Arriving in Cairo this morning, I was welcomed by Flora Vafea, the friend and colleague from the days of our common occupation in the Greek school in 2007. I drove with her to the Greek schools of Cairo, where she works this year and where she had to start lessons as soon as we arrived there. So, I had time to learn information about this historic institution and make photos of the third premises that house the Achilopouleios elementary school and the Abeteios high schools.
The person who attracted particularly my attention was Antonis Karydis, a poet of the local Greek Community who volunteered to store, archive, and digitalize the catalogue of the books of the Greek schools of Cairo. His efforts and work reminded somehow of my own with the libraries of the Greek Community of Khartoum, and this became even more acute when he opened for me the little museum of old stuff belonging to the Greek Community, its Schools, and the other associations that the Greeks in Cairo had organized and that were preserved in this little closet of memories…among those a collection of old projector machines; a much smaller one, though, than the one that I had catalogued when I was active with such things in the Greek Community of Khartoum premises.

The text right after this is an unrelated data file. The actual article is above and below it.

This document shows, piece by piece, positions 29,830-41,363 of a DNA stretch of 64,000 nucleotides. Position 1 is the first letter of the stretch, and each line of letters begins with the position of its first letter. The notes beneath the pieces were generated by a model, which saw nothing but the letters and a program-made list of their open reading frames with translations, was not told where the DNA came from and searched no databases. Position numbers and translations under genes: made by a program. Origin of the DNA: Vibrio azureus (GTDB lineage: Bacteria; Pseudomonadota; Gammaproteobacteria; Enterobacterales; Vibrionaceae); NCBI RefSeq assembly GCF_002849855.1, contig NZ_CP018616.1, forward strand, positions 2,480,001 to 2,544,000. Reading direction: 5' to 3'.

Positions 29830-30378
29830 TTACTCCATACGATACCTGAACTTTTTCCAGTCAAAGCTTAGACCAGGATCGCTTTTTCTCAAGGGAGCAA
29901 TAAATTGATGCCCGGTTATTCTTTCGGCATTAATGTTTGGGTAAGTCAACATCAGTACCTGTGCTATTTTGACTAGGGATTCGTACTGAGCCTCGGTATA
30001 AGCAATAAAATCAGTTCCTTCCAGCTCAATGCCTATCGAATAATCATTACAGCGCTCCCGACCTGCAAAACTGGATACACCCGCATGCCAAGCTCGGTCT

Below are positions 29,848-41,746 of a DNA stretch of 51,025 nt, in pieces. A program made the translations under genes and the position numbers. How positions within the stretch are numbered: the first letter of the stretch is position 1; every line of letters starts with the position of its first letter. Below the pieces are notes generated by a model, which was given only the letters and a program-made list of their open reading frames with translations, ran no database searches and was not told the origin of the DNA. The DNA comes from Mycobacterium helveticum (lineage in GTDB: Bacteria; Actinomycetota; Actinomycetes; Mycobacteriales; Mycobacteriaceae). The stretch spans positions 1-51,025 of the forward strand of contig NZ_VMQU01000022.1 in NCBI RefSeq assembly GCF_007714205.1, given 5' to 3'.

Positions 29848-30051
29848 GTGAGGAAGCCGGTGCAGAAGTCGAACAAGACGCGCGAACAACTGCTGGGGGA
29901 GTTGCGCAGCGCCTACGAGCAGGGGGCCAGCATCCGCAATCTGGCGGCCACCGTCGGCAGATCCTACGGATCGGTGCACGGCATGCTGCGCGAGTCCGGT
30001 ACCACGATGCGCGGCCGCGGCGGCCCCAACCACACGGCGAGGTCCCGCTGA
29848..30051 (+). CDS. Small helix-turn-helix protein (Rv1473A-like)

The afternoon was spent walking with Flora in the streets of Heliopolis, where the old buildings cannot leave the passer-by uninterested, irrespectively of their condition of preservation or the traffic that is heavily pending upon the architectural features of this historical neighborhood.
All that one needs to do is to lift the eyes high above the modern noise of the town and the reality changes radically.
But even on the ground, there are amazing treasures to discover. To close this entry with a topic related to Nubia, I use the photo I made today of the Polish Center of Cairo, next door to Flora’s flat. The Center houses one of the most interesting collection of Nubiological publications.
More concerning my own Nubiological research in Cairo, tomorrow…